Now that I’ve finished it, I can confirm Yo-Kai Watch is fun (and definitely not a Pokémon clone). However, it isn’t perfect.
Yo-Kai Watch is set almost entirely within a city. Don’t worry, though. It’s a large, open city, and more sections of it are unlocked as you play.
There are hidden areas, dungeons, a day/night cycle, fish to catch, bugs to catch, yo-kai to battle, and lots of other little things to make exploration exciting. That brings me to my first criticism: the map. It’s a large world and almost nothing on the map is labeled. You can’t scroll it, either. Fortunately, the sidequests are marked, because you’ll get a lot of them.
Sidequests come in several forms. Some are minor fetch quests, others require you to battle certain enemies, and one entertaining quest chain sends you out to find specific locations described through riddles.
The majority of quests, however, revolve around yo-kai.
In the world of Yo-Kai Watch, yo-kai affect humans by inspiriting them. The effect they have depends on the yo-kai. For example, a yo-kai might make you afraid to go outside. Another might make you so carefree you forget your responsibilities.
Nintendo’s Very Important Meeting marketing campaign captured it pretty well.
As you might guess, Yo-Kai Watch has a fairly humorous, lighthearted tone (though not without darker moments). You’ll often have to defeat yo-kai to free people from their effects, or bring yo-kai to inspirit people.
These often have amusing outcomes, such as when you use Noway to help a boy stand up to his girlfriend, only to have him declare there’s “no way” he can say no to her. The humor learns toward irony and sarcasm.
Despite Yo-Kai Watch’s fun writing, though, the story leaves much to be desired. It’s structured like a TV show, with new central yo-kai mischief on each day. These events loosely meander toward an overarching plot, which suddenly rushes to the forefront in the final chapter.
A little more foreshadowing early on and a little tighter storytelling could have made it fun. As it is, though, Yo-Kai Watch’s story is barely present for me to comment on.
Normally in RPGs, I try to complete as many sidequests as possible before I continue the story. I don’t recommend that with Yo-Kai Watch. Oh, don’t rush the story (it won’t let you rush too much, anyway), but don’t be afraid to march through it. Helpful mechanics, like fast travel, are unlocked later in the story, and you can keep playing in the post-game.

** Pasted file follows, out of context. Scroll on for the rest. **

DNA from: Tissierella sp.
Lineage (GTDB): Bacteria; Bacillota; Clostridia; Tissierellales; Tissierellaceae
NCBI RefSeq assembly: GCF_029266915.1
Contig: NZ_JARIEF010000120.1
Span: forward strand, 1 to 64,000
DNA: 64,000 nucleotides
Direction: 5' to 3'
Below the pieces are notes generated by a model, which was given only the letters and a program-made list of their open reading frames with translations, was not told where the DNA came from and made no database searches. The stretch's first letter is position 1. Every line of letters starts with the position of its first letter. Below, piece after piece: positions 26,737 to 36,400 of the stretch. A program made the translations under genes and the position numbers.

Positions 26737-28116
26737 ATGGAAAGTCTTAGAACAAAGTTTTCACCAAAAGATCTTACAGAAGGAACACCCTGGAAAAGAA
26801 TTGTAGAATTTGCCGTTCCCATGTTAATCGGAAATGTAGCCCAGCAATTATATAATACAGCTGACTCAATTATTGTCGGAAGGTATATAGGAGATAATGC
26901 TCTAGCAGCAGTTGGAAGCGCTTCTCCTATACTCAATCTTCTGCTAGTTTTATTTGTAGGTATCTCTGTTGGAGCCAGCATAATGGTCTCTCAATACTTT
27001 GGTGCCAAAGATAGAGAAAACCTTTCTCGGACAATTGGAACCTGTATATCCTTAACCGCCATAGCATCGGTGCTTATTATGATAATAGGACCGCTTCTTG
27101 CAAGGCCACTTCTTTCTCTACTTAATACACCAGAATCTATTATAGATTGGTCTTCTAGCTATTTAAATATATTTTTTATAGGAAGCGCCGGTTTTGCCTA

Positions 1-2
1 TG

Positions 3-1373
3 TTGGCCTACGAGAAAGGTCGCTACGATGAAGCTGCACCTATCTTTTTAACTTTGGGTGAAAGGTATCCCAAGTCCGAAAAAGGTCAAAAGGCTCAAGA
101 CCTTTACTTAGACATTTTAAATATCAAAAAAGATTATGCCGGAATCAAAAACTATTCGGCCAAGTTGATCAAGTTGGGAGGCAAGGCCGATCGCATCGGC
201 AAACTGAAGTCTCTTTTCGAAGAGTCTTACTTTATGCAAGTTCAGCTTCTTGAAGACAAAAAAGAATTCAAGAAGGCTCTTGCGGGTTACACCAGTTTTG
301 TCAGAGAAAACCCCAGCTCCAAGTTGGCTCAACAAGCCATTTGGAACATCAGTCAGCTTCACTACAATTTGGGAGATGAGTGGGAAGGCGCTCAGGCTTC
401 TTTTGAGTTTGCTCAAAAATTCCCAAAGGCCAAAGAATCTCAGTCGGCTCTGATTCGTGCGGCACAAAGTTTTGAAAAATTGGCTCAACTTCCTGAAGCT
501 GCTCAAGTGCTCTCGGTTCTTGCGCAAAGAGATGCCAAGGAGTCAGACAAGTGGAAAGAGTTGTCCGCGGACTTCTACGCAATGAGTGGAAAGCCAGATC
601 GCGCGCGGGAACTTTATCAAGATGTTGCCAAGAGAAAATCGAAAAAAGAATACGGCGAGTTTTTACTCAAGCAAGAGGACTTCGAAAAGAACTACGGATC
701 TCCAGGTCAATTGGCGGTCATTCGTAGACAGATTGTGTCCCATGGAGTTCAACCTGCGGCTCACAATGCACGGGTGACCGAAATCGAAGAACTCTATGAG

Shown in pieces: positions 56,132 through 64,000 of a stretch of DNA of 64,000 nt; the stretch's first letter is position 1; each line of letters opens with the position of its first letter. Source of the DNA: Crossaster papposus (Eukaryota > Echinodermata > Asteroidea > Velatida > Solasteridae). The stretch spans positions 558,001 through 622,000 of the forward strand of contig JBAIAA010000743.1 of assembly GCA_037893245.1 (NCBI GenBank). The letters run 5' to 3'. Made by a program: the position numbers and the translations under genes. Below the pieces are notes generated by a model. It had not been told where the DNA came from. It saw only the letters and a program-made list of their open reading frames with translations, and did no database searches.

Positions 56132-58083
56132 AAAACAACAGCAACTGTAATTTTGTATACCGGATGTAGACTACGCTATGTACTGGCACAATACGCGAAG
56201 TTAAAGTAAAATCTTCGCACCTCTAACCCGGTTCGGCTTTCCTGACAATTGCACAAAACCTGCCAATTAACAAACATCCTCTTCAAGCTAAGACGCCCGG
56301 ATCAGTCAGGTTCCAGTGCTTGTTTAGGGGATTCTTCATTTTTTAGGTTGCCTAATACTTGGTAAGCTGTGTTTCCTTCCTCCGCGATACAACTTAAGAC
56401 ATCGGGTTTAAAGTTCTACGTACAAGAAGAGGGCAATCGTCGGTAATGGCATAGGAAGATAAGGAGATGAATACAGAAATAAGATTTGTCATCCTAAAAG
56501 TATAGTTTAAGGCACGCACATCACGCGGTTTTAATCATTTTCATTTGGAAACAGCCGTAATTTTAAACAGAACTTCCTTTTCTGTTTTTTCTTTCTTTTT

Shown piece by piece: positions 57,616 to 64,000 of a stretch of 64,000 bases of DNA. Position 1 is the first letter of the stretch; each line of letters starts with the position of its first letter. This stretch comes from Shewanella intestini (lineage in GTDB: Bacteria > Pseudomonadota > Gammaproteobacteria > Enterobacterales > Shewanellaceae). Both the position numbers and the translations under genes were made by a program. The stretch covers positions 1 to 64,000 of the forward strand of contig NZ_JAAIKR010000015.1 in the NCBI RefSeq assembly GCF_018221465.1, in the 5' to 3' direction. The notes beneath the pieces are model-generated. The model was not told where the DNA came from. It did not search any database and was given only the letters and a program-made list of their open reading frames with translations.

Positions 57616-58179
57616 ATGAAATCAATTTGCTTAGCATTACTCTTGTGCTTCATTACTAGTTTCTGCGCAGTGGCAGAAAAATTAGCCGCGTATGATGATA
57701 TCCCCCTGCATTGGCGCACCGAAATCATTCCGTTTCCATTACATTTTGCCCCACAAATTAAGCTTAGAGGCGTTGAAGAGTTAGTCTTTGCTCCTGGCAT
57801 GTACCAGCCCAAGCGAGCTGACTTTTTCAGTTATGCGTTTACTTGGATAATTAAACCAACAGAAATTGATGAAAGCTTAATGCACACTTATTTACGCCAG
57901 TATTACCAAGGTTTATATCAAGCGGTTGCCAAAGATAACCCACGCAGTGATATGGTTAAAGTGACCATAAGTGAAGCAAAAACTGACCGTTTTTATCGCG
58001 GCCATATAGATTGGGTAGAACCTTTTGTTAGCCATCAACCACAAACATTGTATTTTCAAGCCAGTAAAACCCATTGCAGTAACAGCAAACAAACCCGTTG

The post-game is also where the difficulty ramps up. Throughout the main game, I rarely had trouble with battles. After the final boss, however, the strongest yo-kai show themselves. And they are tough. Plus, the bonus dungeon is Hell. Literally.
(Okay, so it’s the Infinite Inferno.)Battling is fun and fairly unique. You have six yo-kai in your party at a time. The three on the top screen are active. They’ll attack on their own, although you can trigger their powerful “Soultimate” moves.
You manage the battle’s strategy by rotating who the active members are, using items, charging up Soultimate moves, and purifying inspirited yo-kai.
Yes, yo-kai can be inspirited too, which basically is this game’s version of status effects. To heal them, however, you don’t use items. Instead, you must rotate them out of active combat and purify them. This is done through the touchscreen. Examples include tapping a glass dome around your yo-kai until it shatters or rubbing away purple fog.
Purifying a yo-kai not only removes the status effect, it also awards you bonus experience points for the battle. This is the only game where I looked forward to status effects!
Items can be used both on your team for beneficial purposes, and on enemy yo-kai to try to befriend them. I didn’t enjoy this at all.
Yes, Yo-Kai Watch is about befriending yo-kai and building your team to battle other yo-kai. Its core concept is my least favorite part.
Unlike Pokémon, where you lower your opponent’s health and toss Poké Balls until you catch it, Yo-Kai Watch has you befriend yo-kai by giving them food. Food increases their affection, especially if it’s their favorite (which is not hinted at, so you’ll just have to try different food items–one per battle–and guess).
It also relies heavily on luck.
I’d give a yo-kai its favorite food and end the battle without it befriending me. Sometimes a yo-kai I ignored in the same battle befriended me instead! The randomness was so annoying, I eventually quit doing sidequests that required me to catch different yo-kai. I didn’t care and I wasn’t having fun. Besides, I’ve never been much of a “catch ’em all” player in these sorts of games.
Yo-Kai Watch is a fun, charming game that I really enjoyed… despite some annoying flaws. However, I’ve heard the sequels fix at least two of my complaints! Yo-Kai Watch 2’s story is said to be much better, and they’ve greatly improved the befriending system.
In that case, I can’t wait for Yo-Kai Watch 2!
This is already a pretty long review, and there are still aspects of Yo-Kai Watch I haven’t covered. The Yo-Kai Watch, Terror Time, catching yo-kai outlaws… for a simple game, it’s packed with content. Therefore, if you have any questions about Yo-Kai Watch or aspects I didn’t explain, let me know in the comments!
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